Of the many things that frustrate the retail customers of Canada’s federally regulated banks, one of the most egregious has been the practice of putting a hold of as many as seven days on deposited cheques. Now, thanks to new measures recently and rather quietly announced by the federal Department of Finance, that upsetting practice and others are coming to an end.
As of Aug. 1, a bank will only be able to hold a cheque drawn on a Canadian bank in Canadian funds of less than $1,500 for four business days, and it will be obliged to make the first $100 available immediately if the cheque is deposited in person at a branch. If the cheque is deposited via ATM or other means, the first $100 must become available on the next business day.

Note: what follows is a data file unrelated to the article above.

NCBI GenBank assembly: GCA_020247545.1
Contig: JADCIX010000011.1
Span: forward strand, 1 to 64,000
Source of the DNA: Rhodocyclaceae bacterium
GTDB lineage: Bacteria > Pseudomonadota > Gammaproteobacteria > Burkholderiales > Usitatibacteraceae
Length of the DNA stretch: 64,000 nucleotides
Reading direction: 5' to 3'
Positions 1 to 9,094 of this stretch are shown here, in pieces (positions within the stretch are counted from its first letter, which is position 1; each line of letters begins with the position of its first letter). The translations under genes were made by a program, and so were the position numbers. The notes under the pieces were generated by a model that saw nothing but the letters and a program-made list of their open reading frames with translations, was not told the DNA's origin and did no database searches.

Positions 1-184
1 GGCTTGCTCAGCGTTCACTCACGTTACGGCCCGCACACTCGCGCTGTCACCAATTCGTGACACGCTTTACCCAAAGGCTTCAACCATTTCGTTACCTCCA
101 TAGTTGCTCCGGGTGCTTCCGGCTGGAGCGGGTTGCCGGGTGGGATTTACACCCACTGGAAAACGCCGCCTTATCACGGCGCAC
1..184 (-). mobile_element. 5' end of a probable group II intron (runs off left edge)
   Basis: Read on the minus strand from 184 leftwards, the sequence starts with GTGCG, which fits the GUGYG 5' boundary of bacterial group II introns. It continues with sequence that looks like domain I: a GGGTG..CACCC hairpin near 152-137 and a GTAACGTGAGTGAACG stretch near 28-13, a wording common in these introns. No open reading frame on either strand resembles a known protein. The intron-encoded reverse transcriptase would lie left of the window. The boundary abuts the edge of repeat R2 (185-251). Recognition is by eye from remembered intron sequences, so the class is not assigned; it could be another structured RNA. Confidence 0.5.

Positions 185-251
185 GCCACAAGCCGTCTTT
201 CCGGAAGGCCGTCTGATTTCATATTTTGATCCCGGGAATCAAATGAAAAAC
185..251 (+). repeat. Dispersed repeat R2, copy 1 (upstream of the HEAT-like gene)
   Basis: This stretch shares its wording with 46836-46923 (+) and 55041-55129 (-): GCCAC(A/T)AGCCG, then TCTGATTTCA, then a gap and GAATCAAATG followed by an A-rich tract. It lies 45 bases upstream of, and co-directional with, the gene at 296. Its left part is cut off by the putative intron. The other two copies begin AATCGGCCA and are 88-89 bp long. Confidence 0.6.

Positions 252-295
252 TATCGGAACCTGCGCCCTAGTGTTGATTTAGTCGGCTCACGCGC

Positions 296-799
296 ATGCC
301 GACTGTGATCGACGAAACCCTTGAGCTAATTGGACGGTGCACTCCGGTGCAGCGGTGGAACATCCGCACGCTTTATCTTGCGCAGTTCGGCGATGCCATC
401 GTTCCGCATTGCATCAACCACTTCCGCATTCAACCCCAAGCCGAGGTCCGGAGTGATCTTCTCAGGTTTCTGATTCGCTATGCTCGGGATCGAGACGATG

Another regulation that is still in the proposal stage would ban unsolicited credit-card cheques, which arrive by mail and can cost an uninformed user high interest rates and fees. The government is also proposing a code of conduct obliging federally regulated lenders to provide clear information about mortgage pre-payment penalties. This includes making lenders post financial calculators on their websites that provide an estimate of pre-payment charges. (The code won’t apply to existing mortgages except “where it is feasible to do so”; and the banks have up to 12 months to implement the code once it is adopted.)
Along with other recent changes, such as requiring a customer’s consent before raising her credit card limit, the government has shown a commitment to its promise to improve banking regulations in Canadians’ favour. This is welcome news.